The Influence Of Runway Occupancy Time And Wake Vortex Separation Requirements On Runway Throughput
Author(s)Kolos-Lakatos, Tamas; Hansman, R. John
Air traffic growth in the U.S. has led to runway capacity constraints in the air transportation network. There has been limited new construction of runways due to land availability. One approach to increase capacity of existing runways is to reduce inter-arrival separations during the final approach phase of flight. This study evaluates two major elements influencing runway capacity; runway occupancy and wake vortex separation, and under what conditions each becomes a constraint to runway capacity. A detailed analysis of runway occupancy time measurements and wake vortex separation measurements is performed for Boston, Philadelphia, New York La Guardia, and Newark airports based on Airport Surface Detection Equipment Model-X (ASDE-X) aircraft surveillance data. The findings of this study indicate that runway occupancy does not necessary scale with aircraft size. Small aircraft often occupy the runway as long as large aircraft, which limits the potential for reduced separations behind small aircraft. The results also indicate that high-speed runway exits can make a significant difference in runway occupancy. Runways equipped with high-speed exits have lower runway occupancy times than runways equipped with standard 90-degree exits. Comparison of runway occupancy times in Visual Meteorological Conditions (VMC) and Instrument Meteorological Conditions (IMC) suggest no significant difference between the two weather conditions. Wake vortex separation measurements show that aircraft pairs with small lead aircraft receive longer separation buffers than other aircraft pairs, and airports with more runways implement longer separation buffers. The comparison of landing time intervals and runway occupancy illustrates that wake vortex separation requirements limit runway capacity when heavy or Boeing 757 is the lead aircraft. Lastly, this study evaluates the runway capacity benefits of reduced wake separation requirements for the aircraft re-categorization (RECAT) program. The results estimate an 8.2-8.3% increase in runway capacity at Philadelphia and at Newark, a 7.8% increase at Boston, and a 5.1% increase at La Guardia. The magnitude of benefits strongly depends on how the local traffic mix looks like.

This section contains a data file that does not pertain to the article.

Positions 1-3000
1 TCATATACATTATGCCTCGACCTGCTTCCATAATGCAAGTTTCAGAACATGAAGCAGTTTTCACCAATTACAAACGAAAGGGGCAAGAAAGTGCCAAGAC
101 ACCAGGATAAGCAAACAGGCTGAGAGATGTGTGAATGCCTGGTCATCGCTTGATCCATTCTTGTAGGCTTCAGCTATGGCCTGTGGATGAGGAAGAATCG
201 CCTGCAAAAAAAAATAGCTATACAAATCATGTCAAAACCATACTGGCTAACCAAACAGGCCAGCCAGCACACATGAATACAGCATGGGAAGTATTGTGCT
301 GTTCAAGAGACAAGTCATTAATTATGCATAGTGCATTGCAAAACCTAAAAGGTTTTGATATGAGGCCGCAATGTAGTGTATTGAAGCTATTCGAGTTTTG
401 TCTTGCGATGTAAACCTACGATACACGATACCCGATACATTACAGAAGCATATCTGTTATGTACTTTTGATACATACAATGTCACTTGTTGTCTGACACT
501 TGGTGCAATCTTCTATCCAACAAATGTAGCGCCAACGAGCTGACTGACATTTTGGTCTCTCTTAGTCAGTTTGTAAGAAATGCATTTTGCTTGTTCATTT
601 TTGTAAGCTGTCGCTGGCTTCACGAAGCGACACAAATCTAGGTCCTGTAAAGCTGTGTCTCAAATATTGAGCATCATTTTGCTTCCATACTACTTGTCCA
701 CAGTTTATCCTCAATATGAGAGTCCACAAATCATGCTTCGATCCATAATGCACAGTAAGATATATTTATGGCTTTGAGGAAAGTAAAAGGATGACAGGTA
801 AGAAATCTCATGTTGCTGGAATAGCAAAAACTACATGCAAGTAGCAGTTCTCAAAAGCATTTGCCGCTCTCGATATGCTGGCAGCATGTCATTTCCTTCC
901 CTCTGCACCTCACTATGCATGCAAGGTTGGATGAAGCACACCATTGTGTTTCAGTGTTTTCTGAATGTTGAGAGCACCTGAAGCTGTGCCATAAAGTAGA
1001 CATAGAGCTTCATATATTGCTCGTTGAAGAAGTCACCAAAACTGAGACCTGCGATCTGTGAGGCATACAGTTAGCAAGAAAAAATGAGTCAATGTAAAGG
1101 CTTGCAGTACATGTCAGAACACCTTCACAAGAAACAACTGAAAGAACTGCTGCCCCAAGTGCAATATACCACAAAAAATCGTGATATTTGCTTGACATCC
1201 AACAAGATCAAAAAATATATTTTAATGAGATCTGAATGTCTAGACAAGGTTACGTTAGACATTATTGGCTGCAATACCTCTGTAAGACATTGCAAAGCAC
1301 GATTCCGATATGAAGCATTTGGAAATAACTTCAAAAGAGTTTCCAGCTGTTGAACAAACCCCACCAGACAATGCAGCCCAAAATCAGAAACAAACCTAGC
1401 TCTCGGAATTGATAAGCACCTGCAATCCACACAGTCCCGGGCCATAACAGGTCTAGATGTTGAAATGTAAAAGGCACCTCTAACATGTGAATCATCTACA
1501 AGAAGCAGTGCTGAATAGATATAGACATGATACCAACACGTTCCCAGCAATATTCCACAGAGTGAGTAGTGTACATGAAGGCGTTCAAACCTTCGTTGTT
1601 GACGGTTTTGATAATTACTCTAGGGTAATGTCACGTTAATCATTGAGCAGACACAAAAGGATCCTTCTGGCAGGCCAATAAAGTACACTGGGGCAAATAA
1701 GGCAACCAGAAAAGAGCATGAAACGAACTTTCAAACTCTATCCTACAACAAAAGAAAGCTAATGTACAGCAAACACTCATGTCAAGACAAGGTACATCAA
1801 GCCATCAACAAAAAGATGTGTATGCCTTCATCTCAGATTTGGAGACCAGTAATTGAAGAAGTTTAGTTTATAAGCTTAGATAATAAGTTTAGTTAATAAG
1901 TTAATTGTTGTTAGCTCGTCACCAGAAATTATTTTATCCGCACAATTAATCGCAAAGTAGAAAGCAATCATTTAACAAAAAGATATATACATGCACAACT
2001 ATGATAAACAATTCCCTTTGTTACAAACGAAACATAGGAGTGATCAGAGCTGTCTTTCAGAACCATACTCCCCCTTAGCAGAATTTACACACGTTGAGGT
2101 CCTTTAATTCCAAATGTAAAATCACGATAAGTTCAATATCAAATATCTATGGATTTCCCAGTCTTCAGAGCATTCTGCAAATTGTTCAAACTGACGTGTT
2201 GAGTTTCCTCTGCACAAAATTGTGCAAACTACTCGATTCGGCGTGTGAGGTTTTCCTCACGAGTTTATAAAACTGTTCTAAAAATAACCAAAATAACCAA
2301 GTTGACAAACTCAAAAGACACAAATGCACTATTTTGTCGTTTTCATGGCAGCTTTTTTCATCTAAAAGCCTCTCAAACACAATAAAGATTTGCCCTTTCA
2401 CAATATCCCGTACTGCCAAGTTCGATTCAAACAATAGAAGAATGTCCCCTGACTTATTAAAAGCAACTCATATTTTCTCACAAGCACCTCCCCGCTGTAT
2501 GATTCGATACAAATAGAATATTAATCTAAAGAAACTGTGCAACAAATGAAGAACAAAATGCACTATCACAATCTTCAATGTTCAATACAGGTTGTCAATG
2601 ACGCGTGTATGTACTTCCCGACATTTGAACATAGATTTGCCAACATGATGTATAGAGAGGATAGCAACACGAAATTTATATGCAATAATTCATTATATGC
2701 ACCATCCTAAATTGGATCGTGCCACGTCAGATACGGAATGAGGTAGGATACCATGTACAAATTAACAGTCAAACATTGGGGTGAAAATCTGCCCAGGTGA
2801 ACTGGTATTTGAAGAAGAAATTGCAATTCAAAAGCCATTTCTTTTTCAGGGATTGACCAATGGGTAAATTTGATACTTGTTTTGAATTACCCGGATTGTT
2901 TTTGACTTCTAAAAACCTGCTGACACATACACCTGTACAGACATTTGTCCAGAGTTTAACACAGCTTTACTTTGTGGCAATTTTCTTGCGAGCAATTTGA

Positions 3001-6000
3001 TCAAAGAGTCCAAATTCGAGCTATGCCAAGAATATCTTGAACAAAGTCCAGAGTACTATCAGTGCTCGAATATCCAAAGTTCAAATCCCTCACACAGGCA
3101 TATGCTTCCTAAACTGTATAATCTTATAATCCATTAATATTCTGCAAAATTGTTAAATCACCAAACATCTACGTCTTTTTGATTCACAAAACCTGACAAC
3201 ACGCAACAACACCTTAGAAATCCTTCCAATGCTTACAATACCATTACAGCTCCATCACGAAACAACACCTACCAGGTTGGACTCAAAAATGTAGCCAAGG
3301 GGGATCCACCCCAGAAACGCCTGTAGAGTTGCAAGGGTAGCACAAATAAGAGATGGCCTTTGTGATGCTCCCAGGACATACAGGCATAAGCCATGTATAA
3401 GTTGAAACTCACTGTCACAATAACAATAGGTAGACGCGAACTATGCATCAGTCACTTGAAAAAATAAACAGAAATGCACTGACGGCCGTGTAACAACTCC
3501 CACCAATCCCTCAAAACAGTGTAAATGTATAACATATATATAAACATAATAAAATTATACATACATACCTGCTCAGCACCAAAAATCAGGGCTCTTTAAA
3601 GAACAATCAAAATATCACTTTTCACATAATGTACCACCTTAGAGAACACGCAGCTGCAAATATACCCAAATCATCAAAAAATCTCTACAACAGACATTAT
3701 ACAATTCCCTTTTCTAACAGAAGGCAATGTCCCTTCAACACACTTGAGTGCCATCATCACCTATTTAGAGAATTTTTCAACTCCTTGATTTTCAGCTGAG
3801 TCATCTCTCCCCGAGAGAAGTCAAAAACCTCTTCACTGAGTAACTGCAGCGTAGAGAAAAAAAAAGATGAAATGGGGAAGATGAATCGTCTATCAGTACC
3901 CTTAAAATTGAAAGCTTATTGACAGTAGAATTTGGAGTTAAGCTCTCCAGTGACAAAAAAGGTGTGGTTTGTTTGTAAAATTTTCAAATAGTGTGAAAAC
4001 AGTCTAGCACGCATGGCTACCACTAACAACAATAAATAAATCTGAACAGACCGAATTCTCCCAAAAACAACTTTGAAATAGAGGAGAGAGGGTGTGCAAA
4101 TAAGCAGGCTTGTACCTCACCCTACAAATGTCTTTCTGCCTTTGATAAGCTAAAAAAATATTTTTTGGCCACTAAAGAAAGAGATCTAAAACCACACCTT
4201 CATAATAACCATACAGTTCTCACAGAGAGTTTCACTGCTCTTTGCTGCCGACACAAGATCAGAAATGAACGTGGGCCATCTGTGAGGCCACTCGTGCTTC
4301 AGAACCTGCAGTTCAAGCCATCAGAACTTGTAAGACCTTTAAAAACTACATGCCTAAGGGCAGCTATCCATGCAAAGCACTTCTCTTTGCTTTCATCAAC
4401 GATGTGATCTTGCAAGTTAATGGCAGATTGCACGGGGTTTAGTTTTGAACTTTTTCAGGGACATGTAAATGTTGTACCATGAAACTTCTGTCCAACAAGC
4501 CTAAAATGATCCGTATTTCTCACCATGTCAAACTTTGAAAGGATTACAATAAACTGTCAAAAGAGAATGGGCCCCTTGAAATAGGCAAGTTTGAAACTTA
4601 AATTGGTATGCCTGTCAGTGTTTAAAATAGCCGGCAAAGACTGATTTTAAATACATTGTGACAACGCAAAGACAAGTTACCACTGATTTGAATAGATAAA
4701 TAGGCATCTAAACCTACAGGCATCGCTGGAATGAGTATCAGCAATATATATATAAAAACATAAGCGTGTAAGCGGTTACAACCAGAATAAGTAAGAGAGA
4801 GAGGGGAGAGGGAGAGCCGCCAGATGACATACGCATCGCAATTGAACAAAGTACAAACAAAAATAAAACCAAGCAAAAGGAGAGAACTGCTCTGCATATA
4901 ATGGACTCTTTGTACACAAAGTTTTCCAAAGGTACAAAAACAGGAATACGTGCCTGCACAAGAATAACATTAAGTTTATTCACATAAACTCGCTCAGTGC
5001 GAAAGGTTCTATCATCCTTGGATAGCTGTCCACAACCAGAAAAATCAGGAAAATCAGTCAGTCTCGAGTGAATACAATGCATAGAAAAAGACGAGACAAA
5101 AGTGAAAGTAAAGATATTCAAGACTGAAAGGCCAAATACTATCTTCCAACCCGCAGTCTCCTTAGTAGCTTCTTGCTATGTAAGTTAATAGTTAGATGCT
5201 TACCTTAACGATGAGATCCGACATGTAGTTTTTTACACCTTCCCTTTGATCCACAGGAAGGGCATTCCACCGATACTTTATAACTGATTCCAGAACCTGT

runway capacity, wake vortex, air transportation